APHL Annual Meeting
Objective: This study traced the history of the Nebraska Public Health Laboratory (NPHL) since inception in April 1913 to the present time. The significance of knowing the laboratory’s history not only centered around legacy knowledge for the laboratory, but also provided important information on the history of how public health grew and was enforced in Nebraska, especially concerning reportable diseases and specimen collection. Study Design: The historical survey used mostly primary source documents including field notes from public health inspectors, disease reporting databases collected by the state health department and a variety of government documents pertaining to guidelines surrounding reportable diseases and procedures for specimen collection and proper testing techniques. The annual reports of the State Department of Health were also examined. Results: Deciphering the history of the NPHL was challenging but much was learned regarding the role the laboratory played in the process of public health in Nebraska. The correlation of significant health occurrences (e.g. the rise of polio in 1952, the importance of tuberculosis in the state highlighted by a 1939 study) with reporting/laboratory activities was done which showed how these topics have always, and will continue to be, the confirmation health officials need when making appropriate decisions about the public’s health. Conclusions: The challenges of tracing a laboratory’s history are many and can prove to be a difficult puzzle to solve. However, the knowledge obtained with this research can provide insight into the importance of the role the public health laboratory had played. With new diseases appearing and old ones emerging, the laboratory will continue to play a significant role in the future of the public’s health.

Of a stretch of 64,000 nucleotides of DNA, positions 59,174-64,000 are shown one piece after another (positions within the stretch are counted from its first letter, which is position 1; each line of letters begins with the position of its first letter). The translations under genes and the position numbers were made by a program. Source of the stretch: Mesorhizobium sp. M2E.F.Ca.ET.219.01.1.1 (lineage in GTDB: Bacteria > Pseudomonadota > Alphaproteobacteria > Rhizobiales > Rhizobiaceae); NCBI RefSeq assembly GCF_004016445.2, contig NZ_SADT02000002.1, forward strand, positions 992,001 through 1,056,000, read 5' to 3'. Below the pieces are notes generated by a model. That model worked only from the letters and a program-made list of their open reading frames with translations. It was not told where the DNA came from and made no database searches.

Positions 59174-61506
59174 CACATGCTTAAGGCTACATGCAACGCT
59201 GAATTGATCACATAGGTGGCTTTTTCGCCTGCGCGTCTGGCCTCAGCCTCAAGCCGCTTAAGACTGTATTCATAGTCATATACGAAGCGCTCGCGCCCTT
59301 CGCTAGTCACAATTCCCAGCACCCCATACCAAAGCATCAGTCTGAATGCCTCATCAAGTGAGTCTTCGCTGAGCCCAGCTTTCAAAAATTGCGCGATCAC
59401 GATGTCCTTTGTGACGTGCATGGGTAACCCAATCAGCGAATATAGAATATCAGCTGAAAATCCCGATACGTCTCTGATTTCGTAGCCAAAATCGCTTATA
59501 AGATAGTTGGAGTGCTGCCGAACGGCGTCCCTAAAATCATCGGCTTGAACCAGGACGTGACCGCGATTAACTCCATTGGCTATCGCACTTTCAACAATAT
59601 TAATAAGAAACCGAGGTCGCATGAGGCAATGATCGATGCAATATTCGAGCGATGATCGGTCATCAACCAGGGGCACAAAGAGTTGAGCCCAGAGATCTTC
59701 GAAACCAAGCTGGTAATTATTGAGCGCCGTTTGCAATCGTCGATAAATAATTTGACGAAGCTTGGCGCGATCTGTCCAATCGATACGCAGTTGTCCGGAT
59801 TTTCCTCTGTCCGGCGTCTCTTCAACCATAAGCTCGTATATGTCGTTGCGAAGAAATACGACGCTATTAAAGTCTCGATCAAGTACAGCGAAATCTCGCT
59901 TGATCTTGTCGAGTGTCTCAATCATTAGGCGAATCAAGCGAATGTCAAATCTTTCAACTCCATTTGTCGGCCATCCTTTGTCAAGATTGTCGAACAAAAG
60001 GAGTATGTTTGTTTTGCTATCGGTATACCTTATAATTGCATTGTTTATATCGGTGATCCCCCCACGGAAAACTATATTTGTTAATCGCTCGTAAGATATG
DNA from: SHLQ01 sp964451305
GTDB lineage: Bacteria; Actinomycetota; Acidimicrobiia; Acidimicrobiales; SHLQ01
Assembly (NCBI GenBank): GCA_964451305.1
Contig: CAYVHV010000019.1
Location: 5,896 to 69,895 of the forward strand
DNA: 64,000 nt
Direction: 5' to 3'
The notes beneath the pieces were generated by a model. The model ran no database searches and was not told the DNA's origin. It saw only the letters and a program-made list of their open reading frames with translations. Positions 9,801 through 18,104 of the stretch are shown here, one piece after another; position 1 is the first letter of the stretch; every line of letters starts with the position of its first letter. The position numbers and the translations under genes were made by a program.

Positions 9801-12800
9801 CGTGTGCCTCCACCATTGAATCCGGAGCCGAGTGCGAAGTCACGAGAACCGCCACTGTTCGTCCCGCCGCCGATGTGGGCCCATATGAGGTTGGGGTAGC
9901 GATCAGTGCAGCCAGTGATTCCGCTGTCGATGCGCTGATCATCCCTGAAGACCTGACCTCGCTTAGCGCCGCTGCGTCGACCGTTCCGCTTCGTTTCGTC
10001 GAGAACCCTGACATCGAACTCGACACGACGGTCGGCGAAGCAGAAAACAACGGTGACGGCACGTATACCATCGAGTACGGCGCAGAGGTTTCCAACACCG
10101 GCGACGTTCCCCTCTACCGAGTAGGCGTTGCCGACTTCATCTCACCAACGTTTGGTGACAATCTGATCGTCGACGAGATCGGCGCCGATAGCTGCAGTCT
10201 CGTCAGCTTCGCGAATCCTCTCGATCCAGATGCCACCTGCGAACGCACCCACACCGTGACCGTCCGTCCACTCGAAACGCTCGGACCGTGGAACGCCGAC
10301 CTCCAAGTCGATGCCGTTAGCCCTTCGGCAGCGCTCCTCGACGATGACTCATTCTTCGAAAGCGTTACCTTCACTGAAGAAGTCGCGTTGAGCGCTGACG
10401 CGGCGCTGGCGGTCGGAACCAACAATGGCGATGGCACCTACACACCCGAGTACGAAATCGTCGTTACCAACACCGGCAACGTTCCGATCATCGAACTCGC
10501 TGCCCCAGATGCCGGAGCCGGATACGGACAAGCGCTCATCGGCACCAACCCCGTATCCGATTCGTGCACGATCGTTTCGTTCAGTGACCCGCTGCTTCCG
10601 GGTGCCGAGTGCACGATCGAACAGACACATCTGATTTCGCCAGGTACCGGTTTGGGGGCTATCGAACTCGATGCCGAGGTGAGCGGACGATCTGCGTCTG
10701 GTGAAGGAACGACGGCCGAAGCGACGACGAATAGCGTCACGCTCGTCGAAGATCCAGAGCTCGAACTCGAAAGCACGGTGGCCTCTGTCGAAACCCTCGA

Watkins, Kristin; Sambol, Anthony R.; and Iwen, Peter C., "Research Methods and Primary Sources: Writing the History of your Public Health Laboratory" (2011). History of the College of Public Health: Papers and Posters. 2.